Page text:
For nearly half a century two historians have dominated the field of slavery studies, broadly conceived. David Brion Davis has been the preeminent historian of ideas about slavery in the Western world since the early modern period and has completed two volumes of a projected trilogy: The Problem of Slavery in Western Culture and The Problem of Slavery in the Age of Revolution, 1770–1823.1 He has now taken time out from work on the third volume in this sequence to produce a general history of slavery and antislavery in the Americas, especially in the parts of it colonized by the English.
Eugene Genovese has been the foremost authority on the political economy of antebellum Southern slavery and on the emergent ideologies or worldviews of both masters and slaves. His greatest achievement in dealing with these subjects is his book Roll, Jordan, Roll: The World the Slaves Made.2 Now he has written, with his wife, Elizabeth Fox-Genovese (who has also made important contributions to slavery studies3 ), the first of a projected series of volumes on “the mind of the master class.” These books are meant to increase our respect for the intellectual abilities and acuity of the Old South’s slaveholding elite. This first volume concentrates on their ideas about history and religion and makes only passing references to what is generally considered to be the slaveholders’ major intellectual preoccupation—the development of a proslavery argument to counter the attack from Northern abolitionists. This subject, we are told in the preface, will be covered more fully in a subsequent volume.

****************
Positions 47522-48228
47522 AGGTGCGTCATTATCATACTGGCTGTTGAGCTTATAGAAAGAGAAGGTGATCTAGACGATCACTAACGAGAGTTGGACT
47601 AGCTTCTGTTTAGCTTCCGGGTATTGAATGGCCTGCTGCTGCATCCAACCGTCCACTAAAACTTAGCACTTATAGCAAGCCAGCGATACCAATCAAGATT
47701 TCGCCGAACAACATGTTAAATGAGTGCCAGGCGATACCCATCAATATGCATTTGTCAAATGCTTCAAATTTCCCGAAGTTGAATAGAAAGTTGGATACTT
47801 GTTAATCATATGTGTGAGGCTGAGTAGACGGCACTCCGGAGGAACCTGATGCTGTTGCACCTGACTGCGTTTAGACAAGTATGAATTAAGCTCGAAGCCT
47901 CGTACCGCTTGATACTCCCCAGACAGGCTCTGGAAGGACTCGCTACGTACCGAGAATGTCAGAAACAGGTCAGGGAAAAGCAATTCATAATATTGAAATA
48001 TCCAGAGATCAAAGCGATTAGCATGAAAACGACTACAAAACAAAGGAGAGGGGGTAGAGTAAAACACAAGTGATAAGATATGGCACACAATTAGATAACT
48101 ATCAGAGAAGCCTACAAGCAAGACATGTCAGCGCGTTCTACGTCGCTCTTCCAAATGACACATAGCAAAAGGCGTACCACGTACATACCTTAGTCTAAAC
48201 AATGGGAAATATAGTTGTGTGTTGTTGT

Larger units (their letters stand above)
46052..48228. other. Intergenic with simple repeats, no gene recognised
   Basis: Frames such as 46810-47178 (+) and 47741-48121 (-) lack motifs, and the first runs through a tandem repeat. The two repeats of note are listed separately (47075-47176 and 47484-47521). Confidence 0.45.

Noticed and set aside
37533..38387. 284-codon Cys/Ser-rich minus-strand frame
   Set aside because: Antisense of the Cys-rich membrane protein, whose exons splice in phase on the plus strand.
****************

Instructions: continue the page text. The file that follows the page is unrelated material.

In a way, these two books show the authors’ reversal of direction. Much of the previous work of Elizabeth Fox-Genovese and Eugene Genovese has drawn on Marxist theory to illuminate class relationships and the cultural concerns and ideologies arising from them. In the current volume they produce the kind of intellectual history that some might consider old-fashioned because it concentrates almost exclusively on the ideas themselves rather than on the external circumstances that may have shaped their content and given them salience. On the other hand, Davis, a leading practitioner of intellectual and cultural history, has now gone far beyond the history of ideas and attempted to study New World slavery in all its ramifications, social, economic, and political, as well as intellectual and cultural. Whereas the Genoveses have narrowed the scope of their inquiry to the discourse and habits of mind of a relatively small number of planter intellectuals, Davis has widened his perspective to encompass the history of slavery and the opposition it engendered in Great Britain and its New World colonies, as well as in the United States.